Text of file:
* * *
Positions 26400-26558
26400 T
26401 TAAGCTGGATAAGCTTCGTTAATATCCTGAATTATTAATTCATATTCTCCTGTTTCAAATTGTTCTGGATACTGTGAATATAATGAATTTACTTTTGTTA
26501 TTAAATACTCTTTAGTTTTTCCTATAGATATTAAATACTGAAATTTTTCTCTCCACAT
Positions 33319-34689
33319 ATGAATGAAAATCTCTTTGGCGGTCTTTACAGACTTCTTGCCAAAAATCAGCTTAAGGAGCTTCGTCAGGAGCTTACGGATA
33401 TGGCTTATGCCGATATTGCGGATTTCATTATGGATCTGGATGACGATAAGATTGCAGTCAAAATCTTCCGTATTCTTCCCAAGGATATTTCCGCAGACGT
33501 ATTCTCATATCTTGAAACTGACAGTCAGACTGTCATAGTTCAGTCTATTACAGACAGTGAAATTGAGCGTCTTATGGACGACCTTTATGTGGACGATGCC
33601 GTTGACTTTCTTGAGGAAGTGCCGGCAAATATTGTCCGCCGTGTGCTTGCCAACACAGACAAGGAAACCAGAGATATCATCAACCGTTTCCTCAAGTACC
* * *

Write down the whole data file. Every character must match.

Positions 26400-26558
26400 T
26401 TAAGCTGGATAAGCTTCGTTAATATCCTGAATTATTAATTCATATTCTCCTGTTTCAAATTGTTCTGGATACTGTGAATATAATGAATTTACTTTTGTTA
26501 TTAAATACTCTTTAGTTTTTCCTATAGATATTAAATACTGAAATTTTTCTCTCCACAT
Positions 33319-34689
33319 ATGAATGAAAATCTCTTTGGCGGTCTTTACAGACTTCTTGCCAAAAATCAGCTTAAGGAGCTTCGTCAGGAGCTTACGGATA
33401 TGGCTTATGCCGATATTGCGGATTTCATTATGGATCTGGATGACGATAAGATTGCAGTCAAAATCTTCCGTATTCTTCCCAAGGATATTTCCGCAGACGT
33501 ATTCTCATATCTTGAAACTGACAGTCAGACTGTCATAGTTCAGTCTATTACAGACAGTGAAATTGAGCGTCTTATGGACGACCTTTATGTGGACGATGCC
33601 GTTGACTTTCTTGAGGAAGTGCCGGCAAATATTGTCCGCCGTGTGCTTGCCAACACAGACAAGGAAACCAGAGATATCATCAACCGTTTCCTCAAGTACC